Search Images Maps Play YouTube News Gmail Drive More »
Sign in
Screen reader users: click this link for accessible mode. Accessible mode has the same essential features but works better with your reader.

Patents

  1. Advanced Patent Search
Publication numberUS5352717 A
Publication typeGrant
Application numberUS 08/097,766
Publication dateOct 4, 1994
Filing dateJul 26, 1993
Priority dateMay 4, 1990
Fee statusLapsed
Publication number08097766, 097766, US 5352717 A, US 5352717A, US-A-5352717, US5352717 A, US5352717A
InventorsFinn Bergishagen
Original AssigneeAmerican Maize Technology Inc.
Export CitationBiBTeX, EndNote, RefMan
External Links: USPTO, USPTO Assignment, Espacenet
Incorporating cyclodextrin
US 5352717 A
Abstract
The improved adhesion is provided by incorporating into an adhesive and/or sealant plastic material an effective amount of cyclodextrin or a complex of cyclodextrin and blowing agent. Where the complex of cyclodextrin and blowing agent is employed, an expandable mixture is formed.
Images(9)
Previous page
Next page
Claims(4)
What is claimed is:
1. A method for increasing the adhesive nature of a polymer adhesive and/or a polymer sealant material comprising the steps of:
(a) adding to said adhesive and/or sealant material an effective amount of an uncomplexed cyclodextrin; and
(b) mixing said polymer adhesive and/or polymer sealant material and uncomplexed cyclodextrin to form an admixture with improved adhesion.
2. The method of claim 1 wherein said cyclodextrin is a beta cyclodextrin.
3. The method of claim 1 wherein the amount of said cyclodextrin added to polymer adhesive and/or polymer sealant material is about 1 to about 30 parts per 100 parts by weight of said polymer material.
4. The method of claim 1 wherein said adhesive plastic material is ethylene-vinyl acetate.
Description

This application is a divisional of application Ser. No. 952,608 filed Sept. 28, 1992, now U.S. Pat. No. 5,258,414 which in turn is a continuation-in-part of application Ser. No. 764,347 filed Sept. 23, 1991, now abandoned, which in turn was a continuation-in-part of application Ser. No. 518,794 filed May 4, 1990, now U.S. Pat. No. 5,063,251.

This invention relates to adhesives and sealants and, more particularly, to a process for improving the adhesion of adhesives and sealants as well as an adhesive and sealant composition which displays improved adhesion. The invention has been found to be especially useful for expanded adhesives and sealants which traditionally employed a blowing agent.

Blowing agents, sometimes referred to as foaming agents, are substances that produce a cellular structure in a fluidized plastic or rubber composition. Conventional blowing agents include fluorocarbons, nitrogen gas, hydrazine derivatives, trihydrazide triazine, 5-phenyl tetrazole, p-toluene sulfonyl semicarbazide, modified azodicarbonamide, and azodicarbonamide. Chemical blowing agents are a class of blowing agents which are solids or liquids at room temperature and, upon heating, release a gas. A well-known class of chemical blowing agents is sold under the trademark CELOGEN by Uniroyal, Inc.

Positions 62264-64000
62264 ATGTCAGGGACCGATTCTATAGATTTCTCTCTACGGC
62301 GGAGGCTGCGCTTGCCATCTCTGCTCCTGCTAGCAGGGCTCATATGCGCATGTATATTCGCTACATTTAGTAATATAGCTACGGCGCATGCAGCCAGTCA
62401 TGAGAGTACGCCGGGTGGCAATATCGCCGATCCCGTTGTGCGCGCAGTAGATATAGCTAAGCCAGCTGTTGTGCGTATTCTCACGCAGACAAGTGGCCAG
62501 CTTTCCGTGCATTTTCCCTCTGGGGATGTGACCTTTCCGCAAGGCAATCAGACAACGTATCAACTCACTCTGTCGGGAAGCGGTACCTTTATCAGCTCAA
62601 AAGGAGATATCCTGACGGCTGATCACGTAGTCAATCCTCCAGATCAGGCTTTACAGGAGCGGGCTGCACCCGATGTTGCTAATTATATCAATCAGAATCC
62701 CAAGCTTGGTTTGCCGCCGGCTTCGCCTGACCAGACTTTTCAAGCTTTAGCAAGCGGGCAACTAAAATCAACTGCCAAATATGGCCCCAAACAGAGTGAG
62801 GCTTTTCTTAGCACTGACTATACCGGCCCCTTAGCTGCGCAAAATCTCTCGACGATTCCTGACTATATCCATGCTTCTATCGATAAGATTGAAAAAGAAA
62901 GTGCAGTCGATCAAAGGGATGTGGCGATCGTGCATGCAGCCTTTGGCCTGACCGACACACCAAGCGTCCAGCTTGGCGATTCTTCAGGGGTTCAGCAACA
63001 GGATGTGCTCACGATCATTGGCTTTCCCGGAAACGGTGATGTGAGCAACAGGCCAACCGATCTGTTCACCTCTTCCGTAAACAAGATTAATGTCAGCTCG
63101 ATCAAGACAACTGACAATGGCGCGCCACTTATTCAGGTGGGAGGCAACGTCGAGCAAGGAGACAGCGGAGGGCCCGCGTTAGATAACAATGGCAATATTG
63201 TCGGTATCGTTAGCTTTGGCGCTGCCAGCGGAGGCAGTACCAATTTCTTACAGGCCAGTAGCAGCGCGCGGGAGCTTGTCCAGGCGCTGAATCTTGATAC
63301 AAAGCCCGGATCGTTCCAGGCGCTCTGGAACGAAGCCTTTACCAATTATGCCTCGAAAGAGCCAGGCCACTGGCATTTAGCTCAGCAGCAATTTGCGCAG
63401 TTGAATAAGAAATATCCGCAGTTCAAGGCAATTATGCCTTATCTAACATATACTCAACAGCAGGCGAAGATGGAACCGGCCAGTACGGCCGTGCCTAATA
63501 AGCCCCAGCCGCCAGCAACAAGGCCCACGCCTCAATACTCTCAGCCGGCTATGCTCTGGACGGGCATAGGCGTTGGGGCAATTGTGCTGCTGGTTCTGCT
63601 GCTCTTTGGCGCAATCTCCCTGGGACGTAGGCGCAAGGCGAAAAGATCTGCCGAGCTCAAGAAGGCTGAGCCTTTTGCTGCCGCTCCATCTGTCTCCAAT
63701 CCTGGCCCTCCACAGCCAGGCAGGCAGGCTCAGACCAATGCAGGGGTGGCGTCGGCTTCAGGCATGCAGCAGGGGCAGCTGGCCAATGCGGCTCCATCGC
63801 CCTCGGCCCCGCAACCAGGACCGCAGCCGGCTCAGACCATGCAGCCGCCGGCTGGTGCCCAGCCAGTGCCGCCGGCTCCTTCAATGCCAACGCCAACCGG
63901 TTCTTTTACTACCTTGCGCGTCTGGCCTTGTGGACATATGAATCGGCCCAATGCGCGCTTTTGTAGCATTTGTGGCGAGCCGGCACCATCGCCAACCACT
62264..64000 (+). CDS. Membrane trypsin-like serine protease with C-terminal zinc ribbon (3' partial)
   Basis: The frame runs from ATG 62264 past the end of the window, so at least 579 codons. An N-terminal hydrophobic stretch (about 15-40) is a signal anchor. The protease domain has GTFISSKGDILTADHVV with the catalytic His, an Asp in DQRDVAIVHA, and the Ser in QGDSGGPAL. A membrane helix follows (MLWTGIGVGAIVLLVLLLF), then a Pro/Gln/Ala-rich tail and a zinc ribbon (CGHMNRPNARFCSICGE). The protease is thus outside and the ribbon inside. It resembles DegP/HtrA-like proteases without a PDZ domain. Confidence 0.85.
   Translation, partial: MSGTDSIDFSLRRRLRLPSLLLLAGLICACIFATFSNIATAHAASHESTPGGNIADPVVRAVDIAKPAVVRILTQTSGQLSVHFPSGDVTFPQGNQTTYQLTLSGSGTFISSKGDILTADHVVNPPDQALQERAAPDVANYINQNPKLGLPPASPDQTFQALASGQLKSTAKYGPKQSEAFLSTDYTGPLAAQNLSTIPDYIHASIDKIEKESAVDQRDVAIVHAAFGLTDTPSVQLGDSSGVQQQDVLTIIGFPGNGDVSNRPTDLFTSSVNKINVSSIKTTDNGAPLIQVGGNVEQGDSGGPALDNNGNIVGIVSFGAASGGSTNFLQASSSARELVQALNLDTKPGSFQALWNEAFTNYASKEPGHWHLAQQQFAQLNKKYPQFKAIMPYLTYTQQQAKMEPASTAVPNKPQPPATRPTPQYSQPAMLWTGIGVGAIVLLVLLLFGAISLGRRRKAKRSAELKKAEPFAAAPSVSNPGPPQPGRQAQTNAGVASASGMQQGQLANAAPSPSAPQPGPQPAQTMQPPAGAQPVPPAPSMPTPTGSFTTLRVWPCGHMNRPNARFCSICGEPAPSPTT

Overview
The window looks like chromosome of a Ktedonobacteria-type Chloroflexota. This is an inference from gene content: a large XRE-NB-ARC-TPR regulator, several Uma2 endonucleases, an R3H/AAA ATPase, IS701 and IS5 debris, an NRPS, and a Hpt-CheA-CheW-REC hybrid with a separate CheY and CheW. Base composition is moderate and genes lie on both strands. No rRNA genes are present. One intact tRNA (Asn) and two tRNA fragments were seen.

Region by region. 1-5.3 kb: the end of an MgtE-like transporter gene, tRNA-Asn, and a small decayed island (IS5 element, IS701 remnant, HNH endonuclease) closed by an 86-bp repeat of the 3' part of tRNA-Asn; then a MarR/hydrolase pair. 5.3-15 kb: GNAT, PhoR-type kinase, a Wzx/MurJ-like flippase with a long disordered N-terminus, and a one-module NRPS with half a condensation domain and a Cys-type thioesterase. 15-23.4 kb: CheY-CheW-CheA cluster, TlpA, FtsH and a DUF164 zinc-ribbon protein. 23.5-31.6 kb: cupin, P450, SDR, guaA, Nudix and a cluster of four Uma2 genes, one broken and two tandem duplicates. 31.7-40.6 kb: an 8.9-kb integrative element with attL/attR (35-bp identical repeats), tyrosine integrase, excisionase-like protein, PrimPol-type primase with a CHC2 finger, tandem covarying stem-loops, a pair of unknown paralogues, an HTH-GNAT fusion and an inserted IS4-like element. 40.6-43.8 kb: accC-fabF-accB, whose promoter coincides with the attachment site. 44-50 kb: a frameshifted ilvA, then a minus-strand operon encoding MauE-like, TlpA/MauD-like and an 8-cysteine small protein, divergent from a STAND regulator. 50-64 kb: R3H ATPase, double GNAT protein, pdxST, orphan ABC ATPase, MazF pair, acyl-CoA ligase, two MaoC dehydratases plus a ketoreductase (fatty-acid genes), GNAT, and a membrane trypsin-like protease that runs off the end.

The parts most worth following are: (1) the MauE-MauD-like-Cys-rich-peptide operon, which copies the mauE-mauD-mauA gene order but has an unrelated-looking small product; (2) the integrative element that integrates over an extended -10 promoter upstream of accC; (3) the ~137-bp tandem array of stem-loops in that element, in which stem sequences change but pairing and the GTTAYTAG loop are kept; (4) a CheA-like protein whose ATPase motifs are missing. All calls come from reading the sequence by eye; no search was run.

Blowing agents are used in making a variety of consumer products and automotive sealants. Further, blowing agents are used with adhesive plastic materials in a hot melt adhesive. Blowing agents are also used in foodstuff wrapping which is applied to the exterior of animal parts after they have been butchered and prior to wholesale. Such product is referred to by some as "bone wrap".

Typically, chemical blowing agents are used by mixing the chemical blowing agent with a solid plastic material and then heating the admixture while maintaining the mix under pressure. Heating fluidizes the plastic material and causes the blowing agents to release a gas. The gas forms bubbles or cells in the fluid plastic material.

Chemical blowing agents have the advantage over gaseous blowing agents in that they can be added to the solid plastic material prior to heating. Gaseous blowing agents such as nitrogen and some fluorocarbons must be injected into the fluidized plastic material. With hot melt adhesives and sealants, a gas is mixed with the adhesive composition prior to the end of the nozzle.

The use of fluorocarbons as blowing agents has come under close scrutiny due to its alleged effect on the earth's ozone layer. Other conventional blowing agents present problems with handling, toxicity, and flammability. Handling problems include storage stability, dust, and explosion hazards.

It has now been discovered that the use of the cyclodextrin in sealants and adhesive compositions improves the adhesive quality of the sealant or adhesive composition. It has also been discovered that a complex of cyclodextrin and blowing agent functions as a blowing agent in fluidized adhesive and/or sealant plastic materials as well as improving the adhesive property of the adhesive or sealant. The cyclodextrin has been found to stabilize the blowing agent. It has also been discovered that certain chemical compounds can be used as blowing agents which were heretofore never used as blowing agents.